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Falling Prey to a Commercial

By April 19, 2015April 26th, 2018One Comment

I fell prey to a commercial that made my mouth water, and I have learned my lesson. Little Caesar’s bacon-encrusted deep dish pizza spoke to me yesterday when dinnertime came, not only because of the mouth-watering image on TV, but also because I had nothing prepared to eat.
A red flag rose when I called in my order and was told it would be ready in only ten minutes. By then I had already committed and even given the unenthusiastic phone operator my name, so despite my misgivings and my concern about how a good pizza could possibly be prepared, baked, and boxed in ten minutes, I drove about a mile to pick up my order.

I rarely eat pizza, so I don’t know why the urge overcame me, but bacon. Really. Bacon, and also deep dish. I remember marvelous deep-dish Chicago-style pizzas when I was living in Charlotte. Back in the 1970s I would drive across town to Liberty Pizza to get a deep-dish pizza crammed full of tomatoes, mushrooms, onions, bell peppers, and pepperoni piled atop a deep-red sauce and crowned with thick, gooey, tasty cheese. I had that image in mind when I went to Little Caesar’s for the first time in about 25 years. Yes, I had a vague recollection that the chain’s pizza 25 years ago was edible, but that was about it. Now, though, those commercials enticed me. Crispy-bacon-encrusted deep-dish pizza. My mouth couldn’t wait to taste it.

When I reached the store in less than ten minutes, the pizza was ready already. How could it be? They must really throw those things together, I decided, until I saw a worker behind the counter pull another pizza out of a microwavable dish, and the realization hit me. Of course! No wonder I couldn’t order anything extra on my pizza that wasn’t listed on the menu on the Internet. These things are not made to order; they are premade and warmed a microwave, Ugh.

Again, I had already committed. They had my name, and I was standing in the store, so I asked for my pizza. A clerk who looked everywhere but at me mumbled some price I could barely hear and stared over my head while I dug out my money. Expressionlessly she pulled my change from the cash register and counted it out to herself, not me. She was someplace else entirely, possibly gaming on a yacht in Monaco, but certainly not counting change at a counter at Little Caesar’s Pizza. She turned to a warming shelf, pulled out a box that held my pizza, opened the box for my inspection, and looked over my shoulder while I viewed something that looked more like a burned sponge than a luscious bacon-encrusted deep dish pizza. I had committed to it, though, so I nodded, she closed the box, and I drove home. The worst was yet to come.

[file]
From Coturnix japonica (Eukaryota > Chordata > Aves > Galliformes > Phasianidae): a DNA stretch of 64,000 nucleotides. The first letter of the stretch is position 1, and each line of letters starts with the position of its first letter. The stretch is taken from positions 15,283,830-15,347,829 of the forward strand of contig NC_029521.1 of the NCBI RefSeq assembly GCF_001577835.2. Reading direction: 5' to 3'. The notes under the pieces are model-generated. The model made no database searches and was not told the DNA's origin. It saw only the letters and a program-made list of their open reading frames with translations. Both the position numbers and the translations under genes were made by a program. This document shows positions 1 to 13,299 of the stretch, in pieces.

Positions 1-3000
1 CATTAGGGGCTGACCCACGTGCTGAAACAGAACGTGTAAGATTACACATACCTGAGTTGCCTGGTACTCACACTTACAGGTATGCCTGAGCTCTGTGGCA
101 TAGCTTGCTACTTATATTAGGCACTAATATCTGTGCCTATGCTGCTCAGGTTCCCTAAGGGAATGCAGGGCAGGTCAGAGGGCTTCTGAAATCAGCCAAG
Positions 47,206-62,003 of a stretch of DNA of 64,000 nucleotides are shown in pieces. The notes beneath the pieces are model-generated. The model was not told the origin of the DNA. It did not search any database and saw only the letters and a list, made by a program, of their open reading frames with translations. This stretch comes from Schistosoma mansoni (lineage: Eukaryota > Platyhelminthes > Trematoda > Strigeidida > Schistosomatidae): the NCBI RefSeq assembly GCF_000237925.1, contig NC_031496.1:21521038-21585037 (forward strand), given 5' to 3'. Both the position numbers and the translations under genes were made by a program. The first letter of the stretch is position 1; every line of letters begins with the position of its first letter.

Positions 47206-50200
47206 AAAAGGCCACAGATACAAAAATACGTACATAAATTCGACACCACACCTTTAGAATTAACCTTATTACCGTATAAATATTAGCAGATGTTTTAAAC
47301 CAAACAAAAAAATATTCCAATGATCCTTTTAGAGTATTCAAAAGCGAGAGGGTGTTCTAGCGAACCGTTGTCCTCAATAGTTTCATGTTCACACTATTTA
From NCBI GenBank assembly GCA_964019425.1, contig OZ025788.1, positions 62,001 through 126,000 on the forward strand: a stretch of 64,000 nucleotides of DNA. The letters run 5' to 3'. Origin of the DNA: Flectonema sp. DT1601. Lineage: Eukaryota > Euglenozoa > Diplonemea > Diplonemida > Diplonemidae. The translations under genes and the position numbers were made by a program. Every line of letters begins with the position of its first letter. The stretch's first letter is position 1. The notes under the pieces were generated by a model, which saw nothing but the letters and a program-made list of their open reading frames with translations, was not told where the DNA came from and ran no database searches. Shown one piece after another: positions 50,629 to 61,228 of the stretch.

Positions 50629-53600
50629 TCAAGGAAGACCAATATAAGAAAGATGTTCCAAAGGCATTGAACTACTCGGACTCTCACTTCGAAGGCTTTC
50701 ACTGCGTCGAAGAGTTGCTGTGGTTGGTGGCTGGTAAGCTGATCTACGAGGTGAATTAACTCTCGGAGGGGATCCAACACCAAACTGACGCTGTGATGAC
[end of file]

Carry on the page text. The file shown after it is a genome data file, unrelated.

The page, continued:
When I bit into the pizza, I felt texture–crispy bacon, soft bread-like deep-dish crust, and that was about it. Where was the sauce? Where was the cheese? Where was the taste?
It had pepperoni and some shards of things that were a bit tangy but unrecognizable scattered on top, little chips that mostly fell off when I lifted the pizza slice (if you can call a rectangle a slice).

The pizza had texture but no taste, no moisture, and no appeal. Even the crispy bacon that surrounded the pizza had very little bacon taste, probably the result of having been cooked much earlier and simply reheated when I placed my order.
Will it be another 25 years before I again buy a Little Caesar’s pizza? No, I think it will be more like never again. I will fast-forward past the pizza commercials when I see them again. Meanwhile, I still have a box full of pizza left over. Maybe if I add tomatoes, mushrooms, onions, ground beef, real cheese, and red sauce, the pizza will become edible.
Maybe not.

Bobbie Christmas

Editor Bobbie Christmas is your book doctor. She can also be your mentor, ghostwriter, copywriter, and writing and publishing consultant. After spending decades writing and editing for a living, Bobbie became a much-sought-after seminar and workshop leader. She began Zebra Communications in 1992 in Atlanta, Georgia, to provide professional editing services to publishers and to writers like you.

One Comment

  • Susan Logan says:

    Try Amy's Pesto Pizza. I get the individual size and put it in the toaster oven. It's better than most of the commercial pizzas out there. The crust is great – not tasteless cardboard like Digornio. And the seasonings are so good. I wish Publix would get the smaller size though. When I get the big pizza I overindulge.

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